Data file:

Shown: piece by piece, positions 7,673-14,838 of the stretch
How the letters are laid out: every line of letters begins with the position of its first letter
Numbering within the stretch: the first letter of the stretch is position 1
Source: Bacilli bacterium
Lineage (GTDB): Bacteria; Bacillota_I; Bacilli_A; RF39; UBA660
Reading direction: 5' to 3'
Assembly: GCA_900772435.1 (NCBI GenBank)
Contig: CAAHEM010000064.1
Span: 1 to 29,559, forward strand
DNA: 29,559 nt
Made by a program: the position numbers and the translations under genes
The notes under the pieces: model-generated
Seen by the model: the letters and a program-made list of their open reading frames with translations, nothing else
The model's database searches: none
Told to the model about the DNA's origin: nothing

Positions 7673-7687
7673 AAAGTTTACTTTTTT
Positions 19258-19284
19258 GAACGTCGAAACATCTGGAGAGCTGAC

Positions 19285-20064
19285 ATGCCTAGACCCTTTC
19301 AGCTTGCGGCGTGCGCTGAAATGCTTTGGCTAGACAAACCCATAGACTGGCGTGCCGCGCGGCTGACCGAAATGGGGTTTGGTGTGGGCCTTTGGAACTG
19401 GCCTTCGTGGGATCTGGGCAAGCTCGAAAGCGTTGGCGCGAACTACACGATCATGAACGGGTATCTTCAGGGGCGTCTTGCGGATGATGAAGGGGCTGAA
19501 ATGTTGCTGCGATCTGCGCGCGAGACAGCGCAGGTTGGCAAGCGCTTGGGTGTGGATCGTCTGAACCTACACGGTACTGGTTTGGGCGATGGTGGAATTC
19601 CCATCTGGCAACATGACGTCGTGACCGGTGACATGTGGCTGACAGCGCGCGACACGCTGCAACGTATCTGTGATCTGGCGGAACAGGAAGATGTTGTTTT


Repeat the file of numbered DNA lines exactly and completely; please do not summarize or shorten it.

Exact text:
Shown: piece by piece, positions 7,673-14,838 of the stretch
How the letters are laid out: every line of letters begins with the position of its first letter
Numbering within the stretch: the first letter of the stretch is position 1
Source: Bacilli bacterium
Lineage (GTDB): Bacteria; Bacillota_I; Bacilli_A; RF39; UBA660
Reading direction: 5' to 3'
Assembly: GCA_900772435.1 (NCBI GenBank)
Contig: CAAHEM010000064.1
Span: 1 to 29,559, forward strand
DNA: 29,559 nt
Made by a program: the position numbers and the translations under genes
The notes under the pieces: model-generated
Seen by the model: the letters and a program-made list of their open reading frames with translations, nothing else
The model's database searches: none
Told to the model about the DNA's origin: nothing

Positions 7673-7687
7673 AAAGTTTACTTTTTT
Positions 19258-19284
19258 GAACGTCGAAACATCTGGAGAGCTGAC

Positions 19285-20064
19285 ATGCCTAGACCCTTTC
19301 AGCTTGCGGCGTGCGCTGAAATGCTTTGGCTAGACAAACCCATAGACTGGCGTGCCGCGCGGCTGACCGAAATGGGGTTTGGTGTGGGCCTTTGGAACTG
19401 GCCTTCGTGGGATCTGGGCAAGCTCGAAAGCGTTGGCGCGAACTACACGATCATGAACGGGTATCTTCAGGGGCGTCTTGCGGATGATGAAGGGGCTGAA
19501 ATGTTGCTGCGATCTGCGCGCGAGACAGCGCAGGTTGGCAAGCGCTTGGGTGTGGATCGTCTGAACCTACACGGTACTGGTTTGGGCGATGGTGGAATTC
19601 CCATCTGGCAACATGACGTCGTGACCGGTGACATGTGGCTGACAGCGCGCGACACGCTGCAACGTATCTGTGATCTGGCGGAACAGGAAGATGTTGTTTT